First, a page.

This weekend I ripped through a terrific book The Secret Life of Lobsters by Trevor Corson written back in 2004. Even if you’re not a fan, I marveled at how he could take a mundane subject and weave an interesting (true) story on how the Lobstermen of Maine have kept the production elevated for the past several decades, despite consistent claims of overfishing. (Incidentally my lobster pots were stolen this weekend, plus we had 30 family members over to our house for the 4th for a lobster/clam bake.)

No one on either side really knew whether cyclical declines in the number of pounds caught were natural or induced by man.

In other words, this is all about subprime lending.

While trying to find my interview on NPR about last week’s market reports (I was unsuccessful) I stumbled upon an interview with the Trevor Corson last week (the day our report was released) without using keywords such as “lobster,” “fishing” or Maine.

(about 38 seconds in)

He correlated the sharp drop in Lobster prices this year with the bankruptcy of Iceland via subprime lending. It’s worth a listen.

And here’s his related piece in The Atlantic magazine. Fascinating.

Basically, lobster prices have maintained a high price level for the past decade until the past year because a large portion of the catch was diverted to processing plants in Canada keeping supply of fresh lobsters restrained. These plants were mainly financed by Icelandic banks, who were ultimately driven under because of the subprime mortgage meltdown and now abundant production of lobsters are driving down the price for us.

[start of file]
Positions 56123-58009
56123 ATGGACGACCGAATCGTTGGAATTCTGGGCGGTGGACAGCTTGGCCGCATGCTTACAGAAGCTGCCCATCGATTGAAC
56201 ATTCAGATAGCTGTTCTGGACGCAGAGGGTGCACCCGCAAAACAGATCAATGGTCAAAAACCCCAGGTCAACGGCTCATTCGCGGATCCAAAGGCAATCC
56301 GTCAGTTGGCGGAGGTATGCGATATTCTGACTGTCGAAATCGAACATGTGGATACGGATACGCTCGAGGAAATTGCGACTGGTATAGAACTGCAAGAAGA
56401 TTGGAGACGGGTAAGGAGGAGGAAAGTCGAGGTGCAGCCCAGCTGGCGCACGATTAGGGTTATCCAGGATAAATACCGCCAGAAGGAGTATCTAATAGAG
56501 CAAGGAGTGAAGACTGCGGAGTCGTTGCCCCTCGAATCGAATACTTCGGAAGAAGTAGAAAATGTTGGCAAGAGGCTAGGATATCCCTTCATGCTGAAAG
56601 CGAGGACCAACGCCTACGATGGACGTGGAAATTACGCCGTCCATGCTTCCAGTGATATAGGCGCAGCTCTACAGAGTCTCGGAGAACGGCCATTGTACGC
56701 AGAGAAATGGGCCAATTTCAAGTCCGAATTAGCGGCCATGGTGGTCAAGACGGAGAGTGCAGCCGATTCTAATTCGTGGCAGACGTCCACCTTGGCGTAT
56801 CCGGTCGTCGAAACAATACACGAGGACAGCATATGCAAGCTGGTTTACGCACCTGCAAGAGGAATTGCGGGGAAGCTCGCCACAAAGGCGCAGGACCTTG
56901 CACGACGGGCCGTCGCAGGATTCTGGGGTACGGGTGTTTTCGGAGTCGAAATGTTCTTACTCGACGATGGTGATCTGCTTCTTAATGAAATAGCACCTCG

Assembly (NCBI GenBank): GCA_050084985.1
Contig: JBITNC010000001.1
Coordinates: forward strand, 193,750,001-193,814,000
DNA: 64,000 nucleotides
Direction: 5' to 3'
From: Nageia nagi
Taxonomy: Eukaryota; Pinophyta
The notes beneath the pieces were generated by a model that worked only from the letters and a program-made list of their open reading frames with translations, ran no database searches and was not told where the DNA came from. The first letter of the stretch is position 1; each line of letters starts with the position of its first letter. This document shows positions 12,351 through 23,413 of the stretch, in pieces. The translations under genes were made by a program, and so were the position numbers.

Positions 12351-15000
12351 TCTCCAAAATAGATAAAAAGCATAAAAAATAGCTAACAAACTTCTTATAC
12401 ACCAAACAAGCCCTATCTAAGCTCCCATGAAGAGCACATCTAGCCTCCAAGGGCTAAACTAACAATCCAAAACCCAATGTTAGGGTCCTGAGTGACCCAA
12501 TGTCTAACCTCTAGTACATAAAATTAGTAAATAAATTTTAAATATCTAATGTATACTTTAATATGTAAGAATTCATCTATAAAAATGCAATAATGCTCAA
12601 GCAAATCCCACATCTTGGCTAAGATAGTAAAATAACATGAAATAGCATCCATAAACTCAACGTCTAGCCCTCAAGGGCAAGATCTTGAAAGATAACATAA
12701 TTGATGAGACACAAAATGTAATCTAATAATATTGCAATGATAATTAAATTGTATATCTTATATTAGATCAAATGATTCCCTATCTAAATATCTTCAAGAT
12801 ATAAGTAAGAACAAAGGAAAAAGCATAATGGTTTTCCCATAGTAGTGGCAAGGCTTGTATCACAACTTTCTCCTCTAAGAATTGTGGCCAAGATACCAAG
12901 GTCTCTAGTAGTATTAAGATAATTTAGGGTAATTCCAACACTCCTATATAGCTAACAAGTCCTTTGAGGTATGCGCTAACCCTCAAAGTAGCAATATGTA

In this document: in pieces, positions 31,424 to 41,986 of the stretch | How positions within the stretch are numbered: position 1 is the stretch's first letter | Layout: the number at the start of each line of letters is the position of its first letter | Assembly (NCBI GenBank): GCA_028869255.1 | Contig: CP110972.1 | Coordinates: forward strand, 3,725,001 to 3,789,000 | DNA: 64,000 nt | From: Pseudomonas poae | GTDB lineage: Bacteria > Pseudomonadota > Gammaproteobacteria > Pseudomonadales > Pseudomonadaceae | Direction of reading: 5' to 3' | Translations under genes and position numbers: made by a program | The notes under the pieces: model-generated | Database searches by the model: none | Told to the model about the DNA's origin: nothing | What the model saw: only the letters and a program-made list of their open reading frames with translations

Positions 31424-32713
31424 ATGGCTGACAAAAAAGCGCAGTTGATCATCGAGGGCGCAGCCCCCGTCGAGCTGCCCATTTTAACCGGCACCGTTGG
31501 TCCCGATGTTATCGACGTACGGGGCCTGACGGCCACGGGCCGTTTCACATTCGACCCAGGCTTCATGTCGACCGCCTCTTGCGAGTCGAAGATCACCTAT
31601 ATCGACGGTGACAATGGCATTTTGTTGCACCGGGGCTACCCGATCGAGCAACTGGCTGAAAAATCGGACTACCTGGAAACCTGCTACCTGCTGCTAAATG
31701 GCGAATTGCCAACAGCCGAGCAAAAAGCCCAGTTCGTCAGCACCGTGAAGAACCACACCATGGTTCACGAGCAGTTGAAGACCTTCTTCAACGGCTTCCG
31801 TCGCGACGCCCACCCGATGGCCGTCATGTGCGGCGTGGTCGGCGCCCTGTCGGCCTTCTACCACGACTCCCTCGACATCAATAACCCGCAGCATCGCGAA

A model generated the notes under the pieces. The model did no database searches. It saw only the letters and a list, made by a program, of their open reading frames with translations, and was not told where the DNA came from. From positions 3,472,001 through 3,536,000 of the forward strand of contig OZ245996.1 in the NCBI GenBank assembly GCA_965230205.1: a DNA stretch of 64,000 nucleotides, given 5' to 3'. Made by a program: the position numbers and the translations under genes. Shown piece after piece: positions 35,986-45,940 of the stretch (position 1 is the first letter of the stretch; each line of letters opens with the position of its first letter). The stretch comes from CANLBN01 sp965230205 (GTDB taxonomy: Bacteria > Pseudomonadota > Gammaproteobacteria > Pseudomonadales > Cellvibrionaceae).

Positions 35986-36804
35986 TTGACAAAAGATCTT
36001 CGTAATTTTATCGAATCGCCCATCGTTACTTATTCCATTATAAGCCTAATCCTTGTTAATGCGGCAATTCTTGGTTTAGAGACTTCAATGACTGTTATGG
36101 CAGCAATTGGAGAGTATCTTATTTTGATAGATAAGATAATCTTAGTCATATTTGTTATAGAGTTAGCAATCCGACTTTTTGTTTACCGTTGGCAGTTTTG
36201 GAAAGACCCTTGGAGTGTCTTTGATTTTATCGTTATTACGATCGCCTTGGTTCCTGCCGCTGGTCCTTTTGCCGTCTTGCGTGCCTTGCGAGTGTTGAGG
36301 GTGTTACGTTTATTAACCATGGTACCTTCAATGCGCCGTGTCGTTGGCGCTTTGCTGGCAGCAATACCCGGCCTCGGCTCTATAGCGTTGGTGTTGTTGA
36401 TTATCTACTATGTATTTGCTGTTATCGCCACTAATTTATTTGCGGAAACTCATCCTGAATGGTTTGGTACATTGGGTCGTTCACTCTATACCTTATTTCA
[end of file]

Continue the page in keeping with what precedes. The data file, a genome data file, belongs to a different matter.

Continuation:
Sound familiar?

Oversupply of housing driving down prices correlates to the “V-notch” technique to increase the lobster population. I won’t even bring up the V-shaped recovery“, since I’m still full from our lobster bake.

Somehow it all comes back to lobsters.

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2 Responses to “Lobster Prices And Subprime Lending”

  1. Thanks for the link to the clip. Very interesting stuff! I’m forwarding this to a few people who I think would be interested.

  2. Edd Gillespie says:

    Nifty, just nifty. I guess I can’t choose whether to be a part of the economy, but I can definitely choose whether to eat lobster. To hell with self-centered market manipulators. No more Wal-mart and no more lobster. No question as to which I will miss the most? I just finished a book and that author maintains that what made the country great was its natural resources that were there for the taking without consideration of the consequences. I guess this confirms once again that ethics didn’t have a lot to do with it. Are the bean counters and the bottom line forever or can we look forward to a free market that includes responsibility and accountability to something more than selfish greed?